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Entrancing electronics supplemented by
stunning visuals

Aragon Ballroom
Chicago, IL
October 12, 2011
Portishead Portishead Portishead

Story and photos by Andy Argyrakis

With twenty years since officially forming, it's surprising that Portishead has a mere three albums to its name and hasn't launched a proper tour in more than a decade. And while the Bristol-based band is far from prolific, its influence throughout the trip hop, downtempo and lo-fi indie rock scenes remains at an all time high.

Between that venerable place in history alongside Massive Attack and Tricky, plus the group's lengthy absence from the touring trails, Chicago's sizeable Aragon Ballroom had no trouble selling out instantaneously. For those lucky enough to get a ticket, that meant 90 minutes of ambient experimentation, draped in stunning floor to ceiling visuals to match the group's cerebral mindset.

From rising suns to television static, the giant screens made up for the shyness and low key stage presence of front woman Beth Gibbons. Even without a lot of movement (and many moments with her back to the crowd as she watched the supporting players create plenty of electro wizardry), her voice is still glorious and sometimes downright angelic.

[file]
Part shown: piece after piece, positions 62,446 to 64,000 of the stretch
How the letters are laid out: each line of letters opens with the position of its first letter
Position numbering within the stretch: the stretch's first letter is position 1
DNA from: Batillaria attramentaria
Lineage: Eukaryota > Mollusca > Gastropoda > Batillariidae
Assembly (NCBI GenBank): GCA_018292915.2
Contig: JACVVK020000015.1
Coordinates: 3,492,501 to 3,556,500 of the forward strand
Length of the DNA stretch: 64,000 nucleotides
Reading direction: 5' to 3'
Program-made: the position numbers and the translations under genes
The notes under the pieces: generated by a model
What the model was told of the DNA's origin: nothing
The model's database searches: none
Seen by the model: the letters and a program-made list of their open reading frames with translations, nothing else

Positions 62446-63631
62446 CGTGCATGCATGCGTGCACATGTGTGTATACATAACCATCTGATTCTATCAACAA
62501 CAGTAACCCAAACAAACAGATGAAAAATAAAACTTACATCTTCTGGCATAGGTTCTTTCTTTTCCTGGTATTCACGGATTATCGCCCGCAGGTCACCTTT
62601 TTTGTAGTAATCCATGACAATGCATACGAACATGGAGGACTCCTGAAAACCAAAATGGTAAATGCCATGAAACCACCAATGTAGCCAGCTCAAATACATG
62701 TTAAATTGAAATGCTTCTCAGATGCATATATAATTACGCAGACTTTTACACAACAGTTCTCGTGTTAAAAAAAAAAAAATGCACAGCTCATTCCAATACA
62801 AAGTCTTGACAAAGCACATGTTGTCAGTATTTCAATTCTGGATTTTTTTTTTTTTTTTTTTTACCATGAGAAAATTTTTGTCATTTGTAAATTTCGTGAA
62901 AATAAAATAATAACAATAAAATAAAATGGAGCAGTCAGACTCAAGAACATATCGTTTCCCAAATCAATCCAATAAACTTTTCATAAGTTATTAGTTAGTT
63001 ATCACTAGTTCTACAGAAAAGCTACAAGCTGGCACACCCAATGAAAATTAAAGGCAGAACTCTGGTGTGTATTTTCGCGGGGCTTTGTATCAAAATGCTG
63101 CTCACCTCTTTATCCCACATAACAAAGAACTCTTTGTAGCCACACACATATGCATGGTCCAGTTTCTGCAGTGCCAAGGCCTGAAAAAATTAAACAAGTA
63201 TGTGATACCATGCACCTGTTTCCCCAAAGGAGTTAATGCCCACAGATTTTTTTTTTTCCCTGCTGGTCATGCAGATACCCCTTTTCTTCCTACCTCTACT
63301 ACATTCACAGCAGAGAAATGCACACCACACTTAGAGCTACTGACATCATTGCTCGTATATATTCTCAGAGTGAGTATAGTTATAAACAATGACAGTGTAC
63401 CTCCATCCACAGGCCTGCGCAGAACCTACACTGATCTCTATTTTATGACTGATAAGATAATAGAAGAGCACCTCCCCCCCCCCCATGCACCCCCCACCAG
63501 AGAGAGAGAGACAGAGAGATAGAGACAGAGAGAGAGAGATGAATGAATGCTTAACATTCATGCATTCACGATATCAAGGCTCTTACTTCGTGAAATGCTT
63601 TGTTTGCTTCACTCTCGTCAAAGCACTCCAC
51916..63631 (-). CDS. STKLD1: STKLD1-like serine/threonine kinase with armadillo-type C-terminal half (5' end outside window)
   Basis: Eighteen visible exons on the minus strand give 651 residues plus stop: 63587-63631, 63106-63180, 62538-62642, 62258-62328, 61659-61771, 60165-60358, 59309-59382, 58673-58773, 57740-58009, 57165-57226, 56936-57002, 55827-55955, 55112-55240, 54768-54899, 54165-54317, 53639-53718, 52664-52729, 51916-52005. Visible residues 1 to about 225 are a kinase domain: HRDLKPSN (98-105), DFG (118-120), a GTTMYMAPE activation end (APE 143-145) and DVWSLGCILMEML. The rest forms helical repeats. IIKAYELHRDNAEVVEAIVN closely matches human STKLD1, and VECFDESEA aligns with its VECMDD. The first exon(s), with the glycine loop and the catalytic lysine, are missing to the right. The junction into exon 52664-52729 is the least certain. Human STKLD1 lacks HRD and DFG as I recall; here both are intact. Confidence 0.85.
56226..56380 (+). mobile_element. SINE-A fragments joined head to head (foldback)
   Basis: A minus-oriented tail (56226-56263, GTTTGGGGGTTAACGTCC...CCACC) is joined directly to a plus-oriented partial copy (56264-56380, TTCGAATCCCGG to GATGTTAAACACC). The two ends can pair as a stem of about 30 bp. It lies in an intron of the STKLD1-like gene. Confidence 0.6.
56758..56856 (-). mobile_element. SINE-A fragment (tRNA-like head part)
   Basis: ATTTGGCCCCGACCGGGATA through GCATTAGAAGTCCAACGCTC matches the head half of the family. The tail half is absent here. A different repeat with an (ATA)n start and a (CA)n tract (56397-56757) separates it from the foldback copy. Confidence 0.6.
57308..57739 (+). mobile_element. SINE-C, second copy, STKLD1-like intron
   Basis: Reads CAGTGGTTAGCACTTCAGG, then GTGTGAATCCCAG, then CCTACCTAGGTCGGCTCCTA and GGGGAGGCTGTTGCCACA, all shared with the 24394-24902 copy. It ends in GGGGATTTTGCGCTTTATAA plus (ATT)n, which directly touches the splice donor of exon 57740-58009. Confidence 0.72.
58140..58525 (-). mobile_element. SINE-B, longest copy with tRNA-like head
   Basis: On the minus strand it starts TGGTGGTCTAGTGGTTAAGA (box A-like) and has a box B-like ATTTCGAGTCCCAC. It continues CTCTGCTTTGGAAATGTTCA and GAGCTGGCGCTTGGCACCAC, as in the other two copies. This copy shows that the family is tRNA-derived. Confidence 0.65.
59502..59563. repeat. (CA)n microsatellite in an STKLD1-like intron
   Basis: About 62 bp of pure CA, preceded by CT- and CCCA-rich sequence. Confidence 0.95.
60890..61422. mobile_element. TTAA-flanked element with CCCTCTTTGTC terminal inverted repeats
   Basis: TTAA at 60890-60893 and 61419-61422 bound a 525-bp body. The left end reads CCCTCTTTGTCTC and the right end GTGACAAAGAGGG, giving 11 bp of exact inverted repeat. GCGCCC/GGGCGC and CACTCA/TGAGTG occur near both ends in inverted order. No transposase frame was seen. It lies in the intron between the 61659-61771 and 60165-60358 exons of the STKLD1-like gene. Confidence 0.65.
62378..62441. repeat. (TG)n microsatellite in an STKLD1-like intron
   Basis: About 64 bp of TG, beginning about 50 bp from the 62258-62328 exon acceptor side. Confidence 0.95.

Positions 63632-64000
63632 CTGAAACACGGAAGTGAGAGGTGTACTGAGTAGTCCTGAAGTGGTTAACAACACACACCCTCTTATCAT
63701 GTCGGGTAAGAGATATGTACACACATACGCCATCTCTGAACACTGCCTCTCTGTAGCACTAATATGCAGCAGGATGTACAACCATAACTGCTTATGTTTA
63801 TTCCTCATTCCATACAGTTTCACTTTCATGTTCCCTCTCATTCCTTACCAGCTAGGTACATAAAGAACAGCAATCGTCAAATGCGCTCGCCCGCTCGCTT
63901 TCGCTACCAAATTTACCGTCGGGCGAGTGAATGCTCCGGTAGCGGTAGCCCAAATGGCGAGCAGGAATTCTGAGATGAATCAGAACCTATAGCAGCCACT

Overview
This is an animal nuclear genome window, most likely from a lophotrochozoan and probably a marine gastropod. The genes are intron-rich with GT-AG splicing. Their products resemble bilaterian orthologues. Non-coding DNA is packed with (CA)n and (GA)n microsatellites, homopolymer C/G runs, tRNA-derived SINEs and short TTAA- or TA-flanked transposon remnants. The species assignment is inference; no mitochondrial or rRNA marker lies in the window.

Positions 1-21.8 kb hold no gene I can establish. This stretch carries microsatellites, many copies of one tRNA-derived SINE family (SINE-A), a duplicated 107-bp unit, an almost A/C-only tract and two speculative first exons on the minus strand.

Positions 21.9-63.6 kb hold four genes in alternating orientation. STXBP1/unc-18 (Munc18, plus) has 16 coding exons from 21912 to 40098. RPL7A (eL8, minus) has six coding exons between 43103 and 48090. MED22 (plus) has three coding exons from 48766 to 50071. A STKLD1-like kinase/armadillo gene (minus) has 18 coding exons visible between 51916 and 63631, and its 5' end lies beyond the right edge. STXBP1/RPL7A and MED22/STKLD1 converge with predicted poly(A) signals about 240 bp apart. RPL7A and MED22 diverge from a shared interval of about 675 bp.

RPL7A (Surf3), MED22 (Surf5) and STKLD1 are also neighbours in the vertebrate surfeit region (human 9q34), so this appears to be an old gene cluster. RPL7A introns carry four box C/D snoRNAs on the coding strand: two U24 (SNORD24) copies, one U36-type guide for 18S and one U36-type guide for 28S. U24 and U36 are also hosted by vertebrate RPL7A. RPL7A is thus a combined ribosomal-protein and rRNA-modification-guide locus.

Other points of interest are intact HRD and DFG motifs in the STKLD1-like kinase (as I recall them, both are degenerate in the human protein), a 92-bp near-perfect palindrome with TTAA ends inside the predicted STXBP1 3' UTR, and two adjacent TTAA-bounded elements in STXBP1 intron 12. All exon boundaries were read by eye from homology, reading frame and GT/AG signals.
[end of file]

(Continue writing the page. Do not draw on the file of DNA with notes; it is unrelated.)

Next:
Enchanting cuts like "Mysterons" and "Sour Times" helped showcase the sublime nature of her pipes, while abstract imagery once again served as enveloping accompaniment. Come "Machine Gun," Portishead switched to a more aggressive mindset, exploding with thundering percussion and fuzzy beat blasts. The robust pulsations continued on "Over," though the gentle ballad would've been better served in the context of personal headphone pleasure than a concert hall.

Even so, Portishead kept the performance intimate and immediate, allowing the screens to service their inner emotions and bridge the gap between the band's platform and the audience. Fans were also surely elated to catch the 2010 single "Chase the Tear," yet another example of trippy bliss that was backed by an equally important message inspired by Human Rights Day. Between that glimpse of the future and the ability for the band's '90s material to hold up without a problem, hopefully Portishead will consider the overwhelming acceptance from this tour as a catalyst to get back into the studio.

Portishead Portishead
Portishead Portishead
Portishead Portishead

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